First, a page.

Thomas parents, John and Caroline, both originated from the South West but had married locally at St Mary's Church, Reddish. When the Census was taken in 1901, they had seven children and the whole family was living in four rooms at 1 Mill Lane, Reddish. The eldest child was 18 year old John and Thomas, then 4, was the youngest.
Thomas was educated at North Reddish Council School and was member of the Old Scholars Association. He enlisted into the army in October 1915, leaving his job at the local cotton spinning mill of Thomas Houldsworth Ltd. By then the family had moved to 19 Westbourne Grove (and, by the 1920s, was at 17 Spencer Street).
Six digit service numbers were not issued to infantry soldiers before the beginning of 1917 and Thomas' medal entitlement records at the National Archives confirm this is the only number he held whilst serving abroad. Although it is not known when he did go on active service, it can be said with reasonable certainty that it was after January 1917.
Allied forces had been on the advance since August 1918 but the Germans had proved to be no "pushover". By late September, the advance had reached the prepared German defensive line known as the Hindenberg Line. The 27th would see Thomas and his comrades in 42nd Division tasked with breaching the Line and carrying through an attack to a planned depth of two miles, east of Trescault.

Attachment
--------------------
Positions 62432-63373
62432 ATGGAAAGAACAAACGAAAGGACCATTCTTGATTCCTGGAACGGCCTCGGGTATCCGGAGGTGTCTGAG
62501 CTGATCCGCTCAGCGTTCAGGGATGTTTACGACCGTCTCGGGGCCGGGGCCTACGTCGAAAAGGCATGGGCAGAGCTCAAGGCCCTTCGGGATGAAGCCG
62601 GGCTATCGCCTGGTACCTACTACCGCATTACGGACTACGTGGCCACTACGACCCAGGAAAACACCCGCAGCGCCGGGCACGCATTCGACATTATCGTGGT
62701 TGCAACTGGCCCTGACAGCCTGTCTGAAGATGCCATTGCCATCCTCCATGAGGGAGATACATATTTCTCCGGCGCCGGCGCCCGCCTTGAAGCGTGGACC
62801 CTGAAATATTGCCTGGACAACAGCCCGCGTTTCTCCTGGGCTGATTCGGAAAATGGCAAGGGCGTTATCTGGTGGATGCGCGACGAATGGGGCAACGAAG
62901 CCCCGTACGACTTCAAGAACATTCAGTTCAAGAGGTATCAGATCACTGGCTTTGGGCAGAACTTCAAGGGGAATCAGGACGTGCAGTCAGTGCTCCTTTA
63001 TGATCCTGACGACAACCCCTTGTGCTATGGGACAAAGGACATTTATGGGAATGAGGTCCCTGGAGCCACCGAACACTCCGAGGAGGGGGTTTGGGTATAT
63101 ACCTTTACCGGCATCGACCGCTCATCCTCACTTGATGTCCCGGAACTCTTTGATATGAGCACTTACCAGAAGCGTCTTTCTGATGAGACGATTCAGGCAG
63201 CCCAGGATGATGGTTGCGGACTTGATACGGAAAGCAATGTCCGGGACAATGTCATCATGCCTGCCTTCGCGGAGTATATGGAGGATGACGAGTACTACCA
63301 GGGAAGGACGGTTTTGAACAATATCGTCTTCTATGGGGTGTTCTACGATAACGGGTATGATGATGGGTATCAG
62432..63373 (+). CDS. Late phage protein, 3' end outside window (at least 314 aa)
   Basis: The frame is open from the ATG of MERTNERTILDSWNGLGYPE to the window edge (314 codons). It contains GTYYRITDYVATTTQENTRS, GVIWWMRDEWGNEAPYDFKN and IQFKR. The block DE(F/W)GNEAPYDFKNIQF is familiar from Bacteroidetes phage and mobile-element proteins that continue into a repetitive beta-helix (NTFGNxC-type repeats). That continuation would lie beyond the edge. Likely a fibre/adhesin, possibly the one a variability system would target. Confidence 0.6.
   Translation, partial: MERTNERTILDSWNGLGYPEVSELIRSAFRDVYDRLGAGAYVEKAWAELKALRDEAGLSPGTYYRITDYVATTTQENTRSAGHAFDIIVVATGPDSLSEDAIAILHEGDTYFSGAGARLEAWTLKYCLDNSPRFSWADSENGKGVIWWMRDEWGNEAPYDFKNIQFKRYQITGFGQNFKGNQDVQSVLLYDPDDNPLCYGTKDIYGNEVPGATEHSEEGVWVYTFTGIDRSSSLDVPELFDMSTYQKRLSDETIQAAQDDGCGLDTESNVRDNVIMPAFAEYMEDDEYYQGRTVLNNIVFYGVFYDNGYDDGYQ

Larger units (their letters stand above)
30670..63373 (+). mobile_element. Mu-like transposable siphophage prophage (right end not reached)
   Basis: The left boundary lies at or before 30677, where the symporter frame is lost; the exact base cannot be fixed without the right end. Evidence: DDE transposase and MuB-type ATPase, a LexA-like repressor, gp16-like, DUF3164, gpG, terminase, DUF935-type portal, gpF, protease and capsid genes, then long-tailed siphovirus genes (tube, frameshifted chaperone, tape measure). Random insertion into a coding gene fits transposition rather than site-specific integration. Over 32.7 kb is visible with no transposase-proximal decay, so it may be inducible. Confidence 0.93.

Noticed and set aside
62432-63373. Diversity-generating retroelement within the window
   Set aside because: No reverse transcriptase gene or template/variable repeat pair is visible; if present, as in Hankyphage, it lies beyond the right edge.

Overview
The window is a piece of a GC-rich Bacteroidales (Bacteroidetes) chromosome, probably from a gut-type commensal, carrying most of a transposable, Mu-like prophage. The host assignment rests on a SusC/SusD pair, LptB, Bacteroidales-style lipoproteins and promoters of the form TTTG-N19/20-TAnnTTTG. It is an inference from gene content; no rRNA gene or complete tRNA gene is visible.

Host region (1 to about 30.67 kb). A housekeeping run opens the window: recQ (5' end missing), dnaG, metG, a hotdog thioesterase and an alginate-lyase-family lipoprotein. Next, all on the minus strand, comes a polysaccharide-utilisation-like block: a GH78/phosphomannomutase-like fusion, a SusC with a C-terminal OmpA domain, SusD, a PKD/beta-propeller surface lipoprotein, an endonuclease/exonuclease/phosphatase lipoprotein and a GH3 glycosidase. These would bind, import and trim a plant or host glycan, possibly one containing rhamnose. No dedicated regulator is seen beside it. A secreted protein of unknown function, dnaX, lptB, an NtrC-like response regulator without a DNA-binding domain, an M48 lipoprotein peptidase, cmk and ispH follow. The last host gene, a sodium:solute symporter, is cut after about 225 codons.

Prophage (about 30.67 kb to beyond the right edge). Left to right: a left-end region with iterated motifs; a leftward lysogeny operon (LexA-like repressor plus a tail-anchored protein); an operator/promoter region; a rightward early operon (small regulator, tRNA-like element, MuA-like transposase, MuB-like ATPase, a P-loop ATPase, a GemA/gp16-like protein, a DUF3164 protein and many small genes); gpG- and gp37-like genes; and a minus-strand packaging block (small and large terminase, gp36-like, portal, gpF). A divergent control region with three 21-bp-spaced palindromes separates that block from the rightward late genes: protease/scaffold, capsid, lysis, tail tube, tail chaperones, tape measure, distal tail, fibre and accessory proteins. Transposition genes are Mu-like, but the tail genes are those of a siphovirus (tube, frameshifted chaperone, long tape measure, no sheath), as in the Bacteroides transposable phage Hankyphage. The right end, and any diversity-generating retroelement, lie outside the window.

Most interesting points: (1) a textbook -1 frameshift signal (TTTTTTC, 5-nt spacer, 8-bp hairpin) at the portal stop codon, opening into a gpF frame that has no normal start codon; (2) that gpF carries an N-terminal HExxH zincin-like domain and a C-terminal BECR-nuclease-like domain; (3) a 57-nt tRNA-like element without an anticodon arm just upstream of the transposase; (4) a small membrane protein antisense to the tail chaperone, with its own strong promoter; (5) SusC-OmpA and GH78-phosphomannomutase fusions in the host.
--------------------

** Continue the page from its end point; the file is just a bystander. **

The attack started just after 8am. In Thomas' sector, his Battalion was on the left and the 1/7th Battalion on the right. As they moved forward, they came under heavy machine gun fire from German positions near Beaucamp. A British artillery barrage, designed to "soften up" the Germans prior to the attack, had missed its targets. It had also failed to smash the barbed wire protecting the enemy trench system. Within minutes, all of "C" Company's officers were killed or wounded and only one officer remained with "A" Company. In spite of this, Sergeants led the men on and they captured their first objective. But they had lost 141 men - dead, wounded or missing.
In the early afternoon, the Battalion advanced again and captured its second objective with relative ease. Patrols pushed forward from this and one platoon from "A" Company managed to reach the third objective, but had to fall back to avoid the British artillery shelling which had now readjusted its range. Although costly in terms of the loss of men, the day had been a success and 200 prisoners had been captured.
When the local newspaper reported Thomas death, it noted that he had two older brothers serving in the army. There are no other men called Hillier listed on Stockport area War memorials so, presumably, they survived.